Glasser's Disease: Microscopic Pathogen Yet Terribly Dangerous

Sudden deaths up to 50 per cent, elevated temperature, depression, emanciation and convulsions – these are the most common symptoms associated with Glässer’s disease that is one of the most costly swine pathologies.
calendar icon 5 September 2012
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Glässer's disease (GD), also named infectious polyserositis and polyarthritis, is a septicaemia caused by Haemophilus parasuis bacteria which physiologically colonise the nasal cavities. In the events of stress or sudden immunosuppression, these bacteria enter the bloodstream, which leads to severe and significant damage to the thoracic and abdominal cavities, meninges, pericardium and joint capsules.

The most severe outbreak of disease occurs in naïve herds with the highest health status or in purchased breeding animals that are introduced without quarantine to herds with low health status. In a feeder-finisher operation, the disease may occur when piglets originate from more than one breeding sector and each animal is infected with different HPS strain.

Acute and Chronic Disease

Glässer's disease occurs in two forms: acute and chronic. The acute form presents with elevated temperature to 40.5 to 41.5°C, inappetance and vomiting, depression and apathy, lameness due to arthritis and muscle tremors, which often precede death.

In the course of chronic disease, decreased daily weight gains, higher feed consumption per kg bodyweight and higher number of runts with chronic arthritis are observed. The diagnosis is usually based on necropsy of dead individuals and laboratory examinations. The lesions are typical of polyserositis, i.e. thick, viscid or granulomatous exudate, which is found on one or more anatomical structures such as pleura, peritoneum, pericardium, joints and meninges. The only method that allows for confirmation of Glässer's disease is the isolation of Haemophilus parasuis from one or more affected locations.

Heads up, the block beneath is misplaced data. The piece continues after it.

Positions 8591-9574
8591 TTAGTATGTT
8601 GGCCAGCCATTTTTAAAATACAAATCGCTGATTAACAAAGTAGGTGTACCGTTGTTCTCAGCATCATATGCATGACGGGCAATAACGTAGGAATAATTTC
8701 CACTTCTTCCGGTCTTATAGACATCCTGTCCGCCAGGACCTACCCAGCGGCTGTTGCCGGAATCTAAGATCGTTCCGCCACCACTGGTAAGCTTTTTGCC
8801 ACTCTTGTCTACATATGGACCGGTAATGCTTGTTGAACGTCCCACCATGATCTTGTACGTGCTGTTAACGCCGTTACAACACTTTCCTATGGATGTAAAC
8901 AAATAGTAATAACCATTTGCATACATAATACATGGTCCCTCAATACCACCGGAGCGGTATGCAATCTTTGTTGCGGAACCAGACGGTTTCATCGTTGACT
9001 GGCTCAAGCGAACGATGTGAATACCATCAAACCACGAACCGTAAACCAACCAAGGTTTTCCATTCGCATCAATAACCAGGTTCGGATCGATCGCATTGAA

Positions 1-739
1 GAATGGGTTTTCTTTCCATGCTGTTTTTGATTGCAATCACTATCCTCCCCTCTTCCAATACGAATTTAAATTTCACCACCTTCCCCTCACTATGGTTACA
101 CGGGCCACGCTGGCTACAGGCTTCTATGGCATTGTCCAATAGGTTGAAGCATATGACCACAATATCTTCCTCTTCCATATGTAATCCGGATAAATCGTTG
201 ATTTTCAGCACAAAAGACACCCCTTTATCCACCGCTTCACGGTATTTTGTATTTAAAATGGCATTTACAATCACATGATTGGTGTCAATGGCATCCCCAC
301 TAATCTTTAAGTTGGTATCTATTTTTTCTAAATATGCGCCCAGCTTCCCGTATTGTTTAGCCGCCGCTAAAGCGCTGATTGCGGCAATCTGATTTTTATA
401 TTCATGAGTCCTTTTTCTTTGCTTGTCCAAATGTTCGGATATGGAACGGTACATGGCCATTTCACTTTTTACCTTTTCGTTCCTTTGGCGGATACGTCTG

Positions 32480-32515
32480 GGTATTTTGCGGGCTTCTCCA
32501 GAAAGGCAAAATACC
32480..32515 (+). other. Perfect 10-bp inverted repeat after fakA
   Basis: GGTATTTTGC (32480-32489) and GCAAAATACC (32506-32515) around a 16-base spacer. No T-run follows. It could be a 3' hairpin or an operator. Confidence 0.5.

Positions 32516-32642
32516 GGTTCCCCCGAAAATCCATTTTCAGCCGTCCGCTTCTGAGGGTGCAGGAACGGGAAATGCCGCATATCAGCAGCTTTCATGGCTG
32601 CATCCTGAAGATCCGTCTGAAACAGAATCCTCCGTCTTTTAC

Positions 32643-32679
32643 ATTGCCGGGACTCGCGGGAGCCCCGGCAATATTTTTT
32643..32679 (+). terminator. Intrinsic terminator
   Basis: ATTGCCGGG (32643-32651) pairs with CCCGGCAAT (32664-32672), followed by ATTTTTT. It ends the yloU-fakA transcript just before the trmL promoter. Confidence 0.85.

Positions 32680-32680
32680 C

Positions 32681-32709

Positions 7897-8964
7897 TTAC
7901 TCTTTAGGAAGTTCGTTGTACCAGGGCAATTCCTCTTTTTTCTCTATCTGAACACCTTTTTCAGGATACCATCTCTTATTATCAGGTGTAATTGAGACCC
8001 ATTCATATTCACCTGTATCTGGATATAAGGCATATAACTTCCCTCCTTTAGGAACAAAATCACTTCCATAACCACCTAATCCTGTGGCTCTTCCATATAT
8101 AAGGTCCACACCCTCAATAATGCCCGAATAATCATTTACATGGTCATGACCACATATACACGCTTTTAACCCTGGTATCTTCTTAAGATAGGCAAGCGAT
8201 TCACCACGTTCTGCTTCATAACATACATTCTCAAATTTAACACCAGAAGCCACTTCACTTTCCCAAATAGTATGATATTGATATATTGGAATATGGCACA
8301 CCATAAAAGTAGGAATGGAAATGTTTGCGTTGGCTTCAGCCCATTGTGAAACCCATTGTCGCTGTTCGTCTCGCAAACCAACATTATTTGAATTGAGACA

What are the Costs?

The analyses of Pig World production data from the UK in September 2006 proposed that a one per cent change in mortality was worth £0.50 per pig slaughtered and a 50g per day change in growth rate cost £1.50 at slaughter. All costs associated with mortality and reduced growth rate due to Glässer's disease amount to approximately £3.21 per animal. However, to this sum must be added the costs of reduced feed efficiency and medication as well as additional labour associated with treatment and hospitalization. In total, Glässer's disease could cost the producer up to £5.00 per pig.

Skilled Farm Management

In the context of elimination of Glässer's disease, the key element of herd management is proper organisation of production. In a farrow-to-finish operation, adequate intake of good quality colostrum by piglets that will protect them against Haemophilus parasuis bacteria is essential. Together with slow diminishment of colostral immunity, piglets are colonised with bacteria and they simultaneously develop active immunity.

In order to prevent acute outbreaks of disease, producers should skilfully introduce new gilts into their herds. In addition, it is necessary to control other diseases that have detrimental effects on the system. Instead of eliminating Haemophilus parasuis, the majority of producers prefer to control it with vaccines. According to many veterinarians, this approach may have a beneficial impact on health status of a herd since the lack of contact with microorganism makes animals susceptible to acute outbreak of the disease.

This article was originally published in the Polish magazine, Hoduj z Glowa swinie.

Further Reading

Find out more information on Glässers Disease by clicking here.

September 2012
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